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Managing Adult Anxiety at Work

25 June 2021

Anxiety is the most common mental illness in the United States with around 40 million adults ages 18 and up suffering from it. That is about 18.1% of the population every year.

The good news is, it is very treatable with medication and therapy.

However, only 36.9% of the 40 million Americans with anxiety get treatment. This disorder is developed for varying reasons. There are negative life events, abuse or toxic households, genetics, and chemistry in the brain. 

Anxiety must be treated as those who suffer from it are 3-5 times more likely to be hospitalized and could manifest in physical ways or other illnesses. Apart from that depression is at times also diagnosed with anxiety disorder. Around half of those people who are depressed also have anxiety.

It is a natural reaction of the human body and mind to stressors. Some stressors are dangerous, unfamiliar situations, and also stressful situations. The human body does this to help warn us of impending perilous situations. It helps the body stay awake, aware of the surroundings, and alert to react to the situation. However, when a person has an anxiety disorder, it could be caused by irrational fears and could be completely debilitating.

Some symptoms of anxiety disorder are difficulty in sleeping, severe worry that is also difficult to control, and having a sense of impending doom or the like. The feeling could be so severe that the sufferers may have the impulse to completely avoid any stressor or anything that triggers the anxiety.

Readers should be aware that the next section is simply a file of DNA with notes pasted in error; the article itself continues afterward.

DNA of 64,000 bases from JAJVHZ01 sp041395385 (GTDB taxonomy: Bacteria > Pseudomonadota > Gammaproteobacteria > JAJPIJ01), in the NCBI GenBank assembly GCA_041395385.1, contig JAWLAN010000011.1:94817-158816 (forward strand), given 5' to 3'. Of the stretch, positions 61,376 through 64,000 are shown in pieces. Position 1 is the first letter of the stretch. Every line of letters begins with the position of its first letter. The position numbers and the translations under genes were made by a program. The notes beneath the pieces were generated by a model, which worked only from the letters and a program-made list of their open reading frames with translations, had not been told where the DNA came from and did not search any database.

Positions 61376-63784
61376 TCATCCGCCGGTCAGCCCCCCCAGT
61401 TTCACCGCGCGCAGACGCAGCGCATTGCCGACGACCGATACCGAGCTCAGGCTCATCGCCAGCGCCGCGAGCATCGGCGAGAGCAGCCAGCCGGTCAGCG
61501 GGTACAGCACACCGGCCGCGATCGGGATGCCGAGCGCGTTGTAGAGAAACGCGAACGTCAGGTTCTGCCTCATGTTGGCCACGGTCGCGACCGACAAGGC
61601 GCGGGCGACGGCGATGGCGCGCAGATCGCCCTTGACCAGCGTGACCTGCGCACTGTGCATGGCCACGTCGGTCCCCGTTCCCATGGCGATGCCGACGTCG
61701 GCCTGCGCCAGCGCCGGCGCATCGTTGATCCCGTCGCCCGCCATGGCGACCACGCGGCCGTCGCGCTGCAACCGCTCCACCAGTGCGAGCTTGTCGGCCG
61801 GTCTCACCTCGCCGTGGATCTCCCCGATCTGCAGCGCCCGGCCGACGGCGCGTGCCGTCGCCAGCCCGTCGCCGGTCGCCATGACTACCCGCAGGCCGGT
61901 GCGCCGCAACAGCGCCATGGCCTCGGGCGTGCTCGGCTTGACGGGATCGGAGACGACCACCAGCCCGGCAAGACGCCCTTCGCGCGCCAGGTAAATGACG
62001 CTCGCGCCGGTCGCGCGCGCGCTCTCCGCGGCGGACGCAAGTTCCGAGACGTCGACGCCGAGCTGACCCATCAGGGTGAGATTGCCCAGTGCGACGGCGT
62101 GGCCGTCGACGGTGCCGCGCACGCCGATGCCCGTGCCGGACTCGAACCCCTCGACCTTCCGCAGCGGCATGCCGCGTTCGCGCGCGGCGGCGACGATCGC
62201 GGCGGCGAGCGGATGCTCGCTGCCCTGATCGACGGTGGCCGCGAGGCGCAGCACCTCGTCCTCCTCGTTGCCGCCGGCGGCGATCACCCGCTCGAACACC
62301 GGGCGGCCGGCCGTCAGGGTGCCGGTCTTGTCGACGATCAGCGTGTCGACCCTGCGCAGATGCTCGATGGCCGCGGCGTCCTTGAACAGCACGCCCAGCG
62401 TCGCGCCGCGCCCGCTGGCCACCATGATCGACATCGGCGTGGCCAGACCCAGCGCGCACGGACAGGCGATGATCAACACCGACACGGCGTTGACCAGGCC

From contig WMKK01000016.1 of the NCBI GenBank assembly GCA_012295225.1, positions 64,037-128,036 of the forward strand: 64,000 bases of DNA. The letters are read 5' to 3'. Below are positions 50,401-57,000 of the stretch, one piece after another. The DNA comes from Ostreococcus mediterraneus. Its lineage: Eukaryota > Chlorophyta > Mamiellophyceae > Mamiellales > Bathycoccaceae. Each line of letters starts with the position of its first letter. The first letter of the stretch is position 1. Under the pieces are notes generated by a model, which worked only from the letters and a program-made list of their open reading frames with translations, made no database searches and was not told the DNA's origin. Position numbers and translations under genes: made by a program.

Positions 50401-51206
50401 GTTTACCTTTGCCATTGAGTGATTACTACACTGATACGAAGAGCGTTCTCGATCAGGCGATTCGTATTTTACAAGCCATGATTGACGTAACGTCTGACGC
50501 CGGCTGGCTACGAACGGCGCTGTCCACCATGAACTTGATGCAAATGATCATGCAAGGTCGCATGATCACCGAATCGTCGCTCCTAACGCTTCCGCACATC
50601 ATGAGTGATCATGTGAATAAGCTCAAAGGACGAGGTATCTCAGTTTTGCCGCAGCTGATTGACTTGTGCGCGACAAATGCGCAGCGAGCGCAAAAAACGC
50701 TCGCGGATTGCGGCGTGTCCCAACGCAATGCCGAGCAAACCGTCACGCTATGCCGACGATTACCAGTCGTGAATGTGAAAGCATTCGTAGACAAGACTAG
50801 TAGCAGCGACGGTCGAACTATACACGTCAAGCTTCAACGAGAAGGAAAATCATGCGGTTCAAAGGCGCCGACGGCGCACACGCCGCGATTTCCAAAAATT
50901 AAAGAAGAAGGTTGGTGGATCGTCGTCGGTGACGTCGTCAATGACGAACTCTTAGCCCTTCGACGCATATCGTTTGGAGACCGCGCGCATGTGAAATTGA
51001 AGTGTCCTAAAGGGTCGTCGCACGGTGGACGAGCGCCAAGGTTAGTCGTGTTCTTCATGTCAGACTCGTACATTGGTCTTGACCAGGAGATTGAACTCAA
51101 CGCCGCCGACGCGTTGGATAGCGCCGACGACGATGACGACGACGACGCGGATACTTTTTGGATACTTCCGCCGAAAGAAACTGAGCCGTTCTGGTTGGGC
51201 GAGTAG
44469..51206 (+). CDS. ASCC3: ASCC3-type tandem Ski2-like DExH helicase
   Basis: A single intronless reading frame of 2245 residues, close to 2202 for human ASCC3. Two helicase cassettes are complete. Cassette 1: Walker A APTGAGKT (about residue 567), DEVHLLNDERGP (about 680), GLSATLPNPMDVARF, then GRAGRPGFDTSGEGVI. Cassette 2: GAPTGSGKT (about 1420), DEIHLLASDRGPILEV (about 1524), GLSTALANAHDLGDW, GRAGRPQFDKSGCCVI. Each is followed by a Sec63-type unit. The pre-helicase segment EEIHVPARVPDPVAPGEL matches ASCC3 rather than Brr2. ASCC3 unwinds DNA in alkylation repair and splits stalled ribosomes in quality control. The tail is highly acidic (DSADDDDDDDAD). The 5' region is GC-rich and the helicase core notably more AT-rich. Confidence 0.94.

At times what makes this disorder very debilitating is that one has trouble thinking other than what is causing the anxiety. The physiological symptoms of anxiety are restlessness, increased heart rate due to fear, sweating, at times trembling, being weak and tired, and gastrointestinal problems like IBS and stomach ache.

Anxiety-related disorders are aplenty but it is divided into three main categories:

  • An anxiety disorder is as mentioned excessive fear for perceived or real threats at the present and future or foreseen threat.
  •  Obsessive-compulsive and other related disorders. These are the disorders that are distinguished from simple anxiety disorder by obsessive, intrusive thoughts. An example of these would be the constant fear of being dirty or being too fat. These may then trigger certain behaviors that aren’t normal as it is done more times than necessary. Examples of this are repeated washing of hands or exercising excessively. These behaviors are formed to lessen the feelings of anxiety brought about by intrusive thoughts.
  •  Trauma and stressor-related disorders. These are the kinds of anxiety that come from an experience of certain trauma. Examples of these are violence, sexual assault, death, accidents, school violence, and others. This could also be caused by certain stressors like divorce, moving, and starting university, and others.